to raise up the tribes of Jacob
and to bring back the preserved of Israel;
I will make you as a light for the nations,
that my salvation may reach to the end of the earth.” Isaiah 49:6
The Church rehearses the salvation story before the world every year. It is not simply that we do this for the benefit of those already of the Kingdom of God that we may be reminded but that we do this on behalf of the whole world. That Jesus died for us is a great and wonderful thing and one we too often forget or fail to appreciate for its gift. But the events of Holy Week stand as a confession before the world that Christ is the Light for the nations and we proclaim this Gospel so that His salvation may, indeed, reach to the end of the earth.
The numbers are not many on the Compline services of Holy Week in which the Passion story is read but we are not simply doing this for the benefit of those who are there. This is no re-enactment or reprisal of the once for all event of Calvary. No, it is the remembrance of every detail and moment of that mighty act of our deliverance when Christ suffered for us and in our place to rescue and redeem us from sin and its death. We remember it so that we may be renewed in the grace of such wondrous love but we also recall it and proclaim it on behalf of those not yet of the Kingdom.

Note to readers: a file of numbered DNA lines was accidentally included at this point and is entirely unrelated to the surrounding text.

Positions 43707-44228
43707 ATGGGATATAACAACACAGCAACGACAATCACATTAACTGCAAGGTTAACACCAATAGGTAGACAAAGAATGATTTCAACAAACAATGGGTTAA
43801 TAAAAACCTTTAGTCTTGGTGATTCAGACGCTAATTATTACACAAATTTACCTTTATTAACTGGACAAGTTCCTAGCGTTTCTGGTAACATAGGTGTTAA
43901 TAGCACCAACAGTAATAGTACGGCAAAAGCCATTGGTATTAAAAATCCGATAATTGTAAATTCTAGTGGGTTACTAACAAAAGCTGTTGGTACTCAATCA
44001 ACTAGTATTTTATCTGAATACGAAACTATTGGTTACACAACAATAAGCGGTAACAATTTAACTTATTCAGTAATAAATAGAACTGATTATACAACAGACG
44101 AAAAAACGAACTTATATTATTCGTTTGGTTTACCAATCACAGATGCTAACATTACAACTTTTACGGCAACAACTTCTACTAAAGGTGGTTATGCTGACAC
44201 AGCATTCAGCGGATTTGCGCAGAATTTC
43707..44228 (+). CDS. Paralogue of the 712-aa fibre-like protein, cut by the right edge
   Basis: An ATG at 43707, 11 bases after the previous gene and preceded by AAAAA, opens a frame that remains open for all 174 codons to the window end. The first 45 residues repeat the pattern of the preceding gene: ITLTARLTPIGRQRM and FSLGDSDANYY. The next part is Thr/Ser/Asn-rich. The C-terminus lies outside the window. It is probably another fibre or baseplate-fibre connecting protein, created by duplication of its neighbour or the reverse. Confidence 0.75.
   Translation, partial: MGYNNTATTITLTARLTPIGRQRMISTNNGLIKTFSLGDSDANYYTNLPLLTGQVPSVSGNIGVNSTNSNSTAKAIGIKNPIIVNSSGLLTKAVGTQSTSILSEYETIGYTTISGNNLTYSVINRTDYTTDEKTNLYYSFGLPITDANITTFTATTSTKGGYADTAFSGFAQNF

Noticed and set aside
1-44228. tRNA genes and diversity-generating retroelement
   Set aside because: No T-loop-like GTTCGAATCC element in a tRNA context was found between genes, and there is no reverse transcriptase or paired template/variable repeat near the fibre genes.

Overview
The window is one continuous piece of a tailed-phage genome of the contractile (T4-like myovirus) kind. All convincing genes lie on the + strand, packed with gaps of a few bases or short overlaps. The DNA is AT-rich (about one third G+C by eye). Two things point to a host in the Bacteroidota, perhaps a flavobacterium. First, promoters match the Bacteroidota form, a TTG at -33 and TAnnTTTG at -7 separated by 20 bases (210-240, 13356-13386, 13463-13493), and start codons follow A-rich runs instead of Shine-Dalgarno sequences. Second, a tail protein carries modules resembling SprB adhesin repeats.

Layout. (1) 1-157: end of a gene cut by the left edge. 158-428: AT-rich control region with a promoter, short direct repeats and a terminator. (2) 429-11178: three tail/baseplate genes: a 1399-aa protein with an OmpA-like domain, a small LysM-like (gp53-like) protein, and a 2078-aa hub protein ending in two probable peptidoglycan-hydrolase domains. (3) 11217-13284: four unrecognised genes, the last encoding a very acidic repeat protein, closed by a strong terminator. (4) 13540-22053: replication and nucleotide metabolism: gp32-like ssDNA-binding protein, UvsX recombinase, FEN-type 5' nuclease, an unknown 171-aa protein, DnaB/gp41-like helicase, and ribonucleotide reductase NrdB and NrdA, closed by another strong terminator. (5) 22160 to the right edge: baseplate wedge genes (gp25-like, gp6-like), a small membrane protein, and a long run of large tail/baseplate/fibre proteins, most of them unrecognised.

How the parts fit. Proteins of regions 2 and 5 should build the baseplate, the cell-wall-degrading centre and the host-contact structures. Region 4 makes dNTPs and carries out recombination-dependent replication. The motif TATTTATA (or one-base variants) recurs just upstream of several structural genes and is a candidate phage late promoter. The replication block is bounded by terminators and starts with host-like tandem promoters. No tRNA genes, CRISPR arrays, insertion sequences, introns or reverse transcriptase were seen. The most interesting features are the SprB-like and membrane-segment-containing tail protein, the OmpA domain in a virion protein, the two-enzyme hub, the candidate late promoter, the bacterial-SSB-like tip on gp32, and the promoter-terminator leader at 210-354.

It is too little a thing that God would rescue only His people. Christ and His perfect obedience unto death stands as beacon and lighthouse of God's love to the world. He has wanted to gather us in as a hen gathers her checks. He has paid the price of sin for us and for the whole world. He has redeemed us with the blood strong enough to redeem the whole world. There is no way by which we take more seriously what He has accomplished than to spread the good news of His deliverance to those who have not heard, to those who have heard and have not yet believed, and to those who heard, believed, and fallen away. This too is part of the drama of Holy Week and the liturgies in which the center of it all is the Passion of Christ.